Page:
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Borderlands Mining Scheme, with Maps

12. CHERRY, Cummings. Cincinnati & Sonora Mining Association. Geological Report and Map of the San Juan del Rio Ranche, in Sonora, Mexico. By Cummings Cherry, Geologist and Mining Engineer. Also Report of Special Committee, Statistics of Silver Mining, Transcript of Title, &c. Cincinnati: Wrightson & Co., 167 Wall Street, 1866. 86 pp., 2 folding lithograph maps: (1) N.E. Section of Cherry’s Travelling and Military Map of Sonora. Scale 3/16 of an Inch to the League. [below neat line] Strobridge & Co. Lith. Cin. O. [neat line to neat line] 18.5 x 19 cm; (2) Map Illustrating the Report of Surveyor, of the Ranche San Juan Del Rio [neat line to neat line] 16.1 x 23.4 cm. 8vo, presentation binding of original full dark blue sheep with gilt tooling and red leather inlays, spine gilt with raised bands, a.e.g., inner gilt dentelles. Binding moderately scuffed and with some losses, corners bumped and exposed, front hinge starting, interior and maps very fine. Presentation copy with ink note on front flyleaf: “Señor M. Romero. Minister of the Mexican Republic Washington D.C. With the Compliments of the Cina. & Sonora M. Assocn. Cincinnati, Sept 14 1866.”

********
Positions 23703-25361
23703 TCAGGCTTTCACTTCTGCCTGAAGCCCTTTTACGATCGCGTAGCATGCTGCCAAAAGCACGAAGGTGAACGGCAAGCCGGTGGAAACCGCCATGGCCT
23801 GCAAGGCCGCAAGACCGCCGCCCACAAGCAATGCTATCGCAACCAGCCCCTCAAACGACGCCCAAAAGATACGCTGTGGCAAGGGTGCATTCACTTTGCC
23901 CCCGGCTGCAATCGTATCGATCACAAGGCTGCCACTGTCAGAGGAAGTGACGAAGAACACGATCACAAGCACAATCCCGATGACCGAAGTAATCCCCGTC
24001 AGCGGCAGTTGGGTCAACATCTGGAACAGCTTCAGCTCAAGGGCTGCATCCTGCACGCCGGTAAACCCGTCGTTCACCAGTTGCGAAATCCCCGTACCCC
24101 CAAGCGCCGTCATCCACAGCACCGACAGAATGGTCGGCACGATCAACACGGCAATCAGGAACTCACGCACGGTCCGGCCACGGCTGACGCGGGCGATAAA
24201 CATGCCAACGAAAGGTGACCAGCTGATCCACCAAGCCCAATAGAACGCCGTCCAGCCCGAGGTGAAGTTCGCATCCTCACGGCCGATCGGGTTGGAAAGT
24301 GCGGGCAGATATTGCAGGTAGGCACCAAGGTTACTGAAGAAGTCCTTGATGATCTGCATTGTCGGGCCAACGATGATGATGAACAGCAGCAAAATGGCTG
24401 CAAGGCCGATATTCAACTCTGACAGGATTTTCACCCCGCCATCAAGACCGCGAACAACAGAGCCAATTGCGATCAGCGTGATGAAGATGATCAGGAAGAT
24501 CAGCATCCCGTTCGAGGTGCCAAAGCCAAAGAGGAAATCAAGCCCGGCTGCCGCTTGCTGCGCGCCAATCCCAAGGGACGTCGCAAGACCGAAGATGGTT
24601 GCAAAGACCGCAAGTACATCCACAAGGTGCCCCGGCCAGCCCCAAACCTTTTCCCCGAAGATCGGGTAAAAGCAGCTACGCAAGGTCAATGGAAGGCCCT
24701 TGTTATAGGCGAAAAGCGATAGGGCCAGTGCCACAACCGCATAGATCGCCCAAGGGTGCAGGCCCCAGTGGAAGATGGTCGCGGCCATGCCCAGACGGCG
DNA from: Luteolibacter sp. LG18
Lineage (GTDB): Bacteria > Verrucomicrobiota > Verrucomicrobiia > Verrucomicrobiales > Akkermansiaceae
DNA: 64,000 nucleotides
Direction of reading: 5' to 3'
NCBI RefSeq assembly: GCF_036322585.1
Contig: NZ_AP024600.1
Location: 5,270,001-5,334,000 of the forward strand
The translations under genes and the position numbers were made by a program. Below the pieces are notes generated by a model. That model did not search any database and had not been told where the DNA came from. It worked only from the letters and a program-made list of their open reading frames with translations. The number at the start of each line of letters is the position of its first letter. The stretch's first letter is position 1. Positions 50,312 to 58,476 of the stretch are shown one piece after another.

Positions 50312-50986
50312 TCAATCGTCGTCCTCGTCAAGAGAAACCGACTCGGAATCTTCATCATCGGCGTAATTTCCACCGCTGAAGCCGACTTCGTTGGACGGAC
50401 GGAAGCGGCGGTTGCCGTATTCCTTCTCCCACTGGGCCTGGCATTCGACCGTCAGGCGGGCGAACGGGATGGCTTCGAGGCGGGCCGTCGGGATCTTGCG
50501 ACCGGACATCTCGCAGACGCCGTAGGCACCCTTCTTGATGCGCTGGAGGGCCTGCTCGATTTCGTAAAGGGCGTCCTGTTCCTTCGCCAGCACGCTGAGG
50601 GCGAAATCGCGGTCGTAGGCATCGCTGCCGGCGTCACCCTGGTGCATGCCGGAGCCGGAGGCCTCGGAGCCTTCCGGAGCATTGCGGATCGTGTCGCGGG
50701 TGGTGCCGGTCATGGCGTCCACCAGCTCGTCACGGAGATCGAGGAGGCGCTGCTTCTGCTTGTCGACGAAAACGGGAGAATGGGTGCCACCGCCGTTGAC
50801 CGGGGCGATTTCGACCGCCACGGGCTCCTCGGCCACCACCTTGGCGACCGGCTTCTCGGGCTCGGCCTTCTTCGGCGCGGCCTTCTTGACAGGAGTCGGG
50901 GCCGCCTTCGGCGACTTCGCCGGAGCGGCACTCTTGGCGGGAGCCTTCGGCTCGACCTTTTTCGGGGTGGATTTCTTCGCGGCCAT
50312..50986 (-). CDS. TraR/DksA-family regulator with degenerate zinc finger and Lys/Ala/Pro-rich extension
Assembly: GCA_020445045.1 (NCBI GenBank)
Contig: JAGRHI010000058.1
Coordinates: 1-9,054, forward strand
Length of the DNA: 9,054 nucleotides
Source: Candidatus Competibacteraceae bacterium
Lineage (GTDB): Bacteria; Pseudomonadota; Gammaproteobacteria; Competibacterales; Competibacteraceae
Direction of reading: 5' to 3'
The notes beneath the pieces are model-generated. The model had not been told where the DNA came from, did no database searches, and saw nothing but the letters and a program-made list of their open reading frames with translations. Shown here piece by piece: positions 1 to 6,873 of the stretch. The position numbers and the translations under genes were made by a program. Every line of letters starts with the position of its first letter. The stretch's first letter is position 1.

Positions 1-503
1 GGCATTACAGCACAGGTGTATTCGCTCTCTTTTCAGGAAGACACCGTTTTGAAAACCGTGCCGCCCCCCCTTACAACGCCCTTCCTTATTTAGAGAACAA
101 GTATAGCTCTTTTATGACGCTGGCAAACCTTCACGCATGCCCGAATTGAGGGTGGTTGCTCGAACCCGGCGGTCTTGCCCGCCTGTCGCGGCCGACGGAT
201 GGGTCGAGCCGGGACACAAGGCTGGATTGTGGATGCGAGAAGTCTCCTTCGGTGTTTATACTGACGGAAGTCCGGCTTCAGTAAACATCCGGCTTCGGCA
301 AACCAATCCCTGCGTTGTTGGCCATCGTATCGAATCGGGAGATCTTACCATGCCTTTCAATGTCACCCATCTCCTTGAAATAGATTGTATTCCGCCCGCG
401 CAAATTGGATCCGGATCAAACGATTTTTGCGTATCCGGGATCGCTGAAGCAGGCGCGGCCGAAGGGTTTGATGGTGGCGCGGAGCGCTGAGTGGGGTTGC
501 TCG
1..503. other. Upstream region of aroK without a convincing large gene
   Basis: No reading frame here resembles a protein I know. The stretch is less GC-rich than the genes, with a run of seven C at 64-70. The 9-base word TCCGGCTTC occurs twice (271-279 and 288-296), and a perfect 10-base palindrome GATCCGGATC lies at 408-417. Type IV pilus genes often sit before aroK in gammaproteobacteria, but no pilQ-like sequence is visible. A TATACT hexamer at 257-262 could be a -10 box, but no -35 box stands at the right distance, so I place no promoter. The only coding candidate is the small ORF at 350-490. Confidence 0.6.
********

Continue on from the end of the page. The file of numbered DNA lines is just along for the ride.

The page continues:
First edition. Sabin (12479), Howes (C347), Streeter Sale (513), and others list various imprints related to this Borderlands mining venture, but not the present one. This mining company was yet another of the nineteenth-century schemes by U.S. citizens to exploit the supposedly dormant but rich mineral resources of Sonora. Such ideas had assumed various forms over the years, including a Confederate attempt to annex parts of Northern Mexico. In the present report, Cherry comments glowingly on the prospects to be had by developing Sonora’s mineral resources. He downplays such potential problems as Apache hostility, the objections of the Mexican government, and the lack of labor, preferring to emphasize that the vast wealth of the idle mines awaits only industrious hands to extract it. Ironically, the Company tried to sell itself just a year later, including issuing a large map of the area, a detail of which is shown in the first map of the present report. Such maneuverings revealed the speculative nature of the enterprise in which the real gold apparently was to be found in the pockets of others. Part of the appeal of this scheme was the rumor that continued to circulate at the time that the U.S. was going to annex Sonora. For other reports on mining schemes in Sonora, see Munk (Alliot), pp. 381-391 and passim and Gregorio Mora Torres, "Entrepreneurs in Nineteenth Century Sonora, Mexico" (Ph.D. dissertation, University of California, Irvine, 1987), 146-93.

     Cummings Cherry (1846-1936) was a professional mining engineer who wrote several reports on mineral deposits in various areas of the United States. His trip through Sonora was made with his brother, James Cherry. The author may be the same Cummings Cherry who was an apostle of the Bickertonites of the LDS. ($750-1,500)

Sold. Hammer: $1,200.00; Price Realized: $1,410.00

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